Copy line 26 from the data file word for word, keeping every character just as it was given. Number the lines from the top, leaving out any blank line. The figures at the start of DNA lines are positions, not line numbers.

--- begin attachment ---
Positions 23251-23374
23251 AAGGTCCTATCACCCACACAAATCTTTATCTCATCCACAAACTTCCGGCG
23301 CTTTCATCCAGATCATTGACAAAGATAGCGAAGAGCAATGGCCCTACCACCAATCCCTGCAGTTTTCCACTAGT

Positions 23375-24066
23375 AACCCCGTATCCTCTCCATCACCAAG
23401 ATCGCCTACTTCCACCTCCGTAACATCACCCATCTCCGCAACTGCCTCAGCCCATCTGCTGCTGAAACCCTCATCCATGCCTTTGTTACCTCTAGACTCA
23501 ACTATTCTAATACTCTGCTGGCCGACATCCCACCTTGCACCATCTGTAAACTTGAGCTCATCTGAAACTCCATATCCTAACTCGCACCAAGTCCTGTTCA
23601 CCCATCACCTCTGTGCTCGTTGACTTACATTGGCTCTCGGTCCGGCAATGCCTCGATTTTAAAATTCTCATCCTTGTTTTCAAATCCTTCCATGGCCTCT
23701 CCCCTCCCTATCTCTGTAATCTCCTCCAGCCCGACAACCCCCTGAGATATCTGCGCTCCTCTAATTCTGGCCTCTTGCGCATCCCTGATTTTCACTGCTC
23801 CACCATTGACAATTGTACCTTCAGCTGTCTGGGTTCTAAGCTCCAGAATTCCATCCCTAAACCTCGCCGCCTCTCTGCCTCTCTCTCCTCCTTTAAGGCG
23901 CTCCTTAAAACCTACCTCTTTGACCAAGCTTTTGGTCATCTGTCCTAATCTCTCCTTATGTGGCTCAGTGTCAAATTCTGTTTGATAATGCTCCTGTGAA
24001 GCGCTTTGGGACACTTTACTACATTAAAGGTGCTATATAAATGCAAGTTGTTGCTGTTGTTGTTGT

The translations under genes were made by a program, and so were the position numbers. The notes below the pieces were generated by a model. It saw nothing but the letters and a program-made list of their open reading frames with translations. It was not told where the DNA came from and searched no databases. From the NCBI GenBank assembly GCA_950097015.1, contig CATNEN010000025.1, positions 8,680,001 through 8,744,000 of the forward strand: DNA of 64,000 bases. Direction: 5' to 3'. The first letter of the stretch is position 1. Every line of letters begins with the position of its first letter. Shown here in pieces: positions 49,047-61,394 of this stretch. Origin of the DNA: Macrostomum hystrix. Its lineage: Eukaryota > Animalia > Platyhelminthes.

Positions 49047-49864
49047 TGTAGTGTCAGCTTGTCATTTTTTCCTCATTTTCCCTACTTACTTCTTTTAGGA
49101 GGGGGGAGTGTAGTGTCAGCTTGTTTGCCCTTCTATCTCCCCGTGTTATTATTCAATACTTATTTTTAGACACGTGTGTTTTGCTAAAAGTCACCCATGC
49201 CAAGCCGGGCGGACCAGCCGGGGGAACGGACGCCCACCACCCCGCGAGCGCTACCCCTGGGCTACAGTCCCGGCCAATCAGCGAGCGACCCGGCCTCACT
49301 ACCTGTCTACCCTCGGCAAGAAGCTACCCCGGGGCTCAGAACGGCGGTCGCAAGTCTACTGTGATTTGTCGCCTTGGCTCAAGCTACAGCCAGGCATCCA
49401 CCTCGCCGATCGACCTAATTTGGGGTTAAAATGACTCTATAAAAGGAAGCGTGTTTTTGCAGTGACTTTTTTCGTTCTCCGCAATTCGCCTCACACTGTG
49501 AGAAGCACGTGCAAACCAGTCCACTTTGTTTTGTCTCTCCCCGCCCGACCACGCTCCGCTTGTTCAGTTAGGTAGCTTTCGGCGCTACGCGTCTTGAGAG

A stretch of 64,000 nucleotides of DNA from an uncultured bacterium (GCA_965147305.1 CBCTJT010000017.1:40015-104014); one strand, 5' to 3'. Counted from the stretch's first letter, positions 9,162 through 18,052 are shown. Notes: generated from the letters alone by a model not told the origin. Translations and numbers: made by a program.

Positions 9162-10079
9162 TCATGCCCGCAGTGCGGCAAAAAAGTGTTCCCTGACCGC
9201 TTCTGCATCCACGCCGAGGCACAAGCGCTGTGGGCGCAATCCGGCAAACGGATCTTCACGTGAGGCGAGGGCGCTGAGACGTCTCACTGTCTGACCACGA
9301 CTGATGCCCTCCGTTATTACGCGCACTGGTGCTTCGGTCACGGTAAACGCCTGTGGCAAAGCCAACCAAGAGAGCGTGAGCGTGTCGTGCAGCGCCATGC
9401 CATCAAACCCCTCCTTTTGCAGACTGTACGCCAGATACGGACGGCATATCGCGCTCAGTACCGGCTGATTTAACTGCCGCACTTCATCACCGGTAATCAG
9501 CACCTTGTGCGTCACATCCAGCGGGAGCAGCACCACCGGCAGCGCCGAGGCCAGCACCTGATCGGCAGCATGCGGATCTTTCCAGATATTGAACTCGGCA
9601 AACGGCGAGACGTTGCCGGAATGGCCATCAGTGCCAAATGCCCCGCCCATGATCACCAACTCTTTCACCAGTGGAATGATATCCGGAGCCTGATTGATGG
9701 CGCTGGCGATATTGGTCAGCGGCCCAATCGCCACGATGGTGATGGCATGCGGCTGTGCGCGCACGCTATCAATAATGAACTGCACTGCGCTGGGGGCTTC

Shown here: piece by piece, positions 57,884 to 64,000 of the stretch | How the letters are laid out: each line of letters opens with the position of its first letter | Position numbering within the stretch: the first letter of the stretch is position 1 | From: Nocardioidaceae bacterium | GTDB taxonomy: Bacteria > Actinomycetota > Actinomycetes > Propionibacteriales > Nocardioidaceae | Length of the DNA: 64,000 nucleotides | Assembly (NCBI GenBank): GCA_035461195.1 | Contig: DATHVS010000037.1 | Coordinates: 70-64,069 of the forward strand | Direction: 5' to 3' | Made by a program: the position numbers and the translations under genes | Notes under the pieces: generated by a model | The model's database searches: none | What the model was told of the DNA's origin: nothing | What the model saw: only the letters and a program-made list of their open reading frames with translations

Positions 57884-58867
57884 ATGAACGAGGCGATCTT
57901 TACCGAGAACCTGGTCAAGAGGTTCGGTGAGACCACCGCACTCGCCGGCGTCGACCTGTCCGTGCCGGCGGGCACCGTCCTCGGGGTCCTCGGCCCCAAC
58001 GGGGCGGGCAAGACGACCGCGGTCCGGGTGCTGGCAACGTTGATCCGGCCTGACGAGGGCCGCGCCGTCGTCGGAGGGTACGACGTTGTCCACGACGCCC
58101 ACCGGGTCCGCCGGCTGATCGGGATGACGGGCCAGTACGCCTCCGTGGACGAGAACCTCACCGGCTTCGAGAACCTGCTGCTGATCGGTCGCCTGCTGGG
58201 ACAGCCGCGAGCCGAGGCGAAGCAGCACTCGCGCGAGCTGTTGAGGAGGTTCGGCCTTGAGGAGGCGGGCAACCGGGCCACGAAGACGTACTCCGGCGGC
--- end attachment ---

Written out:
9401 CATCAAACCCCTCCTTTTGCAGACTGTACGCCAGATACGGACGGCATATCGCGCTCAGTACCGGCTGATTTAACTGCCGCACTTCATCACCGGTAATCAG